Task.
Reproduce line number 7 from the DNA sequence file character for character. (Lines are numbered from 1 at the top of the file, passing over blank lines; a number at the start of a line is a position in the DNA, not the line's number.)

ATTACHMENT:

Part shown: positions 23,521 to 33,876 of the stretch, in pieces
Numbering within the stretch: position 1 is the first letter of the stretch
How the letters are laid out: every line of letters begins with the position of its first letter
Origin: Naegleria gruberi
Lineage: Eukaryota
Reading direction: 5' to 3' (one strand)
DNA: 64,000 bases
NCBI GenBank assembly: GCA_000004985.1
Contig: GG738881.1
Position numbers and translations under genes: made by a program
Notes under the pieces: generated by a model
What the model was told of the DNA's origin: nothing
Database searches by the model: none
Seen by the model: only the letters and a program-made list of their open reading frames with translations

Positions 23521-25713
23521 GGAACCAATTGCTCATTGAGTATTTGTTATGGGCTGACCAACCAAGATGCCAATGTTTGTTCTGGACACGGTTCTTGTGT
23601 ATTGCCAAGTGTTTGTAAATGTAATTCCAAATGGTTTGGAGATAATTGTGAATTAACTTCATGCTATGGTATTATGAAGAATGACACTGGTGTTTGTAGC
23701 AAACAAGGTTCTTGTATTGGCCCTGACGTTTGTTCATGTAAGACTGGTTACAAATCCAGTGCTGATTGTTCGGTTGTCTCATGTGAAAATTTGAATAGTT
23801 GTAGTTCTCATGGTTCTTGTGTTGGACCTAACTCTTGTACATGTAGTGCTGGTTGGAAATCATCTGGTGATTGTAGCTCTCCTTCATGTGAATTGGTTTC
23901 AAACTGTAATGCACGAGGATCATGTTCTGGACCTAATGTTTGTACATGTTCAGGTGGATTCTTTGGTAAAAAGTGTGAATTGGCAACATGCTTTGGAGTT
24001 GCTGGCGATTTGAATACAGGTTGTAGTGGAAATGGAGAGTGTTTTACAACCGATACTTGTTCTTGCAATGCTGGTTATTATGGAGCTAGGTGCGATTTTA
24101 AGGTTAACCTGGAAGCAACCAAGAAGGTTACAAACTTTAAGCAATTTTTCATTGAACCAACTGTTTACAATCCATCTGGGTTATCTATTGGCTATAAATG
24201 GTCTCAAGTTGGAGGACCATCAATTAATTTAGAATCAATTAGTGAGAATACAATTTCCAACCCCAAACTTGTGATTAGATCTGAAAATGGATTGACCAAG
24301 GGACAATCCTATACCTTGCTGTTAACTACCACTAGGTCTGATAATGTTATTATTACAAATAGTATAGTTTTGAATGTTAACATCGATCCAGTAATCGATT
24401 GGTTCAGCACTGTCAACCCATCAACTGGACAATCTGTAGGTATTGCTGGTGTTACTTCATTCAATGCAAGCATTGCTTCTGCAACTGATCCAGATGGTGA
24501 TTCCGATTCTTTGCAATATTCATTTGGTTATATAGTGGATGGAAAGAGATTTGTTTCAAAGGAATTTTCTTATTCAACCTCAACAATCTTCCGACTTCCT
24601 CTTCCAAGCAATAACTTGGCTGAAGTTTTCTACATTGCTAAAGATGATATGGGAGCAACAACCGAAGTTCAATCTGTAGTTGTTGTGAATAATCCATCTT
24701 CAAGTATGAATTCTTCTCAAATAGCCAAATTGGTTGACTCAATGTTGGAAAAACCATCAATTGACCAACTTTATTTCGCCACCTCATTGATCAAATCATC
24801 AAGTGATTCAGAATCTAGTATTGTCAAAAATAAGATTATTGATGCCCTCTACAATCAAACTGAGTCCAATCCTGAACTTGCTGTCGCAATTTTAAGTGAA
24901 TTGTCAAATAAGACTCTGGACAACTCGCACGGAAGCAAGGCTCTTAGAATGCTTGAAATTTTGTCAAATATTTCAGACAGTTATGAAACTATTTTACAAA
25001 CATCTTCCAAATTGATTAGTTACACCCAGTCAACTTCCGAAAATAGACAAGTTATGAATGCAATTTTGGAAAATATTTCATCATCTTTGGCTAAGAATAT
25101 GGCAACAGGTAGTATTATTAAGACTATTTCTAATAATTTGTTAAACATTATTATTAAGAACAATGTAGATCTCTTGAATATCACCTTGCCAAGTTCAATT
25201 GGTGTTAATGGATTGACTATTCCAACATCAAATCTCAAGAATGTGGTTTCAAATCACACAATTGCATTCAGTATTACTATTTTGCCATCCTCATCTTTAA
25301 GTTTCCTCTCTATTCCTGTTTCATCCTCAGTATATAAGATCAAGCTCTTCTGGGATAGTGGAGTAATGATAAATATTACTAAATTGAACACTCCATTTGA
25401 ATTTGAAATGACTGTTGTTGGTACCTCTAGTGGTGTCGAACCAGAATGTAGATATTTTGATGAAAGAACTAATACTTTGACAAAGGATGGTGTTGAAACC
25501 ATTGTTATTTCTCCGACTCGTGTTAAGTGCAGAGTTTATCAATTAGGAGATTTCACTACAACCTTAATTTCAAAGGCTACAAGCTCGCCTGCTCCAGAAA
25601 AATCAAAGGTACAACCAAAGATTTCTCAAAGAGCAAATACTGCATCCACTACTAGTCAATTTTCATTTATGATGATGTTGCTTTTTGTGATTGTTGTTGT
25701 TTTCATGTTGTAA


DNA: 64,000 bases